What’s the deal with Dual Citizenship
With the Government having floundered through the same sex marriage debate – the last thing Malcolm Turnbull needed was the legitimacy of his Deputy Prime Minister, Barnaby Joyce being questioned under section 44(i) of the Constitution.
The current political debate regarding the dual citizenship of a number of MPs has taken off like a bush fire on a hot dry summers day. Just as the Opposition questions the legitimacy of the Government, the Government is now questioning Bill Shortens citizenship.
What seems to be forgotten in the current debate is that this issue is not without precedent.
When Paul Keating was Prime Minister in the early 90’s, several MPs and Senators also faced the question of their eligibility to sit in the Parliament, with the focus back then being on foreign born members. It’s fascinating to see how differently the issue is playing out in the current political environment.
Back then the community didn’t witness the outrage we are seeing today. The MP’s and Senators impacted simply renounced their dual citizenship and got on with their careers unchallenged.
In the current chaotic political environment, the Parliament has already lost two Green Senators and others led by the Deputy Prime Minister, Barnaby Joyce are about to have their eligibility to sit in the Parliament tested in the High Court.
The biggest concern for the Government is that of Barnaby Joyce. If he is found to be ineligible, then the Government will technically be a minority Government until a by-election can be held in his seat of New England.
So why has this become such a hot political potato?
Today’s political climate is vastly different for the following reasons;
- The stakes are higher due to the Government’s one seat majority;
- Keating was a strong leader, leading a united Government, whereas Turnbull has been constantly undermined from within – projecting a perception of disharmony to the community.
- The current Opposition has ruthlessly exploited this issue, whereas the Hewson Opposition, in the 90’s didn’t see the matter as a political weapon.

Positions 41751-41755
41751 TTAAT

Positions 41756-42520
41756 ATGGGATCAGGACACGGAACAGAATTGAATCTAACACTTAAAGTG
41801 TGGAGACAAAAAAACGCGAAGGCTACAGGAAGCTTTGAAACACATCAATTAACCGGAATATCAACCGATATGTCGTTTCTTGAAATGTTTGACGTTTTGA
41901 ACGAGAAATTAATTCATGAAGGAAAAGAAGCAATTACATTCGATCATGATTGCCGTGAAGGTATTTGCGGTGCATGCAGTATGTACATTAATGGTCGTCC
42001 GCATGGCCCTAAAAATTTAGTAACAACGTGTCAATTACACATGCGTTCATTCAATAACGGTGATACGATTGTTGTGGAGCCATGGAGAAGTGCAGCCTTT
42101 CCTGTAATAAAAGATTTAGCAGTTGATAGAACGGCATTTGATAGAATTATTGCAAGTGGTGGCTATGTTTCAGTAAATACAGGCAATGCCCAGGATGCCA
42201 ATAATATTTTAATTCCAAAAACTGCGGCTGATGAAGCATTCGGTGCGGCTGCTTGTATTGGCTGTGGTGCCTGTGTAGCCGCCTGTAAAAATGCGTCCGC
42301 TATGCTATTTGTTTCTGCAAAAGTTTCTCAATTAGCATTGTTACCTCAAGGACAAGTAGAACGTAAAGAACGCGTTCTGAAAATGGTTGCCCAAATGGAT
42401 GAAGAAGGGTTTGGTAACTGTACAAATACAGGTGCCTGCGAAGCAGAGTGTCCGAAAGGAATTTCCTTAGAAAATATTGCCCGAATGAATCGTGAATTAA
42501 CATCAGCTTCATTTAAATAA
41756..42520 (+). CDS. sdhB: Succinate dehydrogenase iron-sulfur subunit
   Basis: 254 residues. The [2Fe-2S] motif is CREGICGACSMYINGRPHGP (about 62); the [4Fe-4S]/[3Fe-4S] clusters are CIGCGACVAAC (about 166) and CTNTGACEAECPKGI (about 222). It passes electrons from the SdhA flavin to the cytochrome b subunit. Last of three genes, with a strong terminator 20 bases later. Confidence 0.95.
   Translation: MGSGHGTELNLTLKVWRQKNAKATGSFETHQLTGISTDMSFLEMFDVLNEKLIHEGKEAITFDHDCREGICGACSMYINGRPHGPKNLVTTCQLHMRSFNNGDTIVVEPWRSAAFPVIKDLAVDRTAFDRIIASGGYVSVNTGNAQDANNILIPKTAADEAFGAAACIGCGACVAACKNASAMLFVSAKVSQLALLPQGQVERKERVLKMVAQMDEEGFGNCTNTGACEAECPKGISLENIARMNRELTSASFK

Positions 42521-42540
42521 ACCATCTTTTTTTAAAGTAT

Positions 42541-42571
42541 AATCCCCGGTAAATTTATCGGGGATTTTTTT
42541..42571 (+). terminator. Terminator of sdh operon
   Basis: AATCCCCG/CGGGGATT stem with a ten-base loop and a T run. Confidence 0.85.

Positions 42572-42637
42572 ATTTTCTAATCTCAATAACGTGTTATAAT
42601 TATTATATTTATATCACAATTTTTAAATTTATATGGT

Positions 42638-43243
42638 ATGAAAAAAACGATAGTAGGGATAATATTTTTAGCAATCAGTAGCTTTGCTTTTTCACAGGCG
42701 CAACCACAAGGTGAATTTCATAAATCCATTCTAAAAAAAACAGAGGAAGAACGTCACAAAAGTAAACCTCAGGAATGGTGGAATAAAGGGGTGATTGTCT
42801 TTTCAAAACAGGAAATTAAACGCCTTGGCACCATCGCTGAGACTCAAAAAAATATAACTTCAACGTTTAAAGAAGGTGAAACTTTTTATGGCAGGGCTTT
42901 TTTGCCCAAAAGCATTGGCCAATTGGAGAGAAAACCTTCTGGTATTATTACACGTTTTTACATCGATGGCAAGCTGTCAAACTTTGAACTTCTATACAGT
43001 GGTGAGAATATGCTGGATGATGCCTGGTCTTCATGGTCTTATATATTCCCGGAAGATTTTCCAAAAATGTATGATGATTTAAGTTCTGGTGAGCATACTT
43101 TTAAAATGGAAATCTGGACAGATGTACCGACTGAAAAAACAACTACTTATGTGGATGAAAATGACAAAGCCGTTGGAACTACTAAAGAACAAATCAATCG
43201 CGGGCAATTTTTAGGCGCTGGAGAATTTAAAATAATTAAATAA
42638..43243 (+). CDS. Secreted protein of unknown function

- It was an era of political stability, whereas today we see an inherently unstable political environment with the influence of the minor parties.
- The 24/7 media feeding frenzy didn’t exist back then
What Happened in the 90s?
At the time, several MPs faced similar questions to their right to sit in the Parliament.The focus was on those MPs who were foreign born, unlike the current focus on those having an eligibility to foreign citizenship due to the place of birth of their parents or grandparents.
The catalyst in 1992 was the famous Cleary case. In this case Phil Cleary (who won Bob Hawke’s) old seat in a by-election was ruled to be ineligible by the High Court under the office of profit under the crown provisions in section 44 because he was a school teacher.
Two other candidates in the by-election were Mr Kardamitsis and Mr Delacretaz. In the course of the challenge it was found they were also ineligible to have been candidates for election, under the dual citizenship provision section 44(i) because they had not taken all reasonable steps to renounce their other citizenship, which they both failed to do.
At the time I was working as a senior staffer to the then Tasmanian Senator Nick Sherry. It is instructive to see what former Senator Sherry had to say on the matter in a speech he gave to the Senate in 1998.
“It is fair to say that at the end of 1992 this did cause some major concerns for members of parliament. I was one of them. I do not recall the exact number, but there were certainly double figures of members of the House of Representatives and the Senate for whom there was an arguable case over whether they had failed to renounce the country of their home of birth.” (emphasis added)
From memory, there were between 10 and 15 members and senators who could have been challenged under section 44(i). At the time, no challenges were made and no referrals from the Parliament to the High Court eventuated. How times have changed.
MPs simply paid a fee to renounce their citizenship and got on with their parliamentary careers and the Government with governing.
In the words of former Senator Sherry:
“If there was a formal procedure, even if they had Australian citizenship, as a consequence of the High Court decision they were open to challenge—let us put it that way. I was one of those who, in a flurry of activity, dashed down to the British High Commission, sought out the details for renunciation of citizenship from Britain, paid the appropriate fee—which at that time was $50, I think—and lodged renunciation forms. There were quite a number of members of parliament at that time who had to go through that procedure.” (emphasis added).
The significant difference is there has been seismic shift from 25 years ago where both major parties had a fundamental commitment to strong and stable government.
What difference a mere 25 years makes!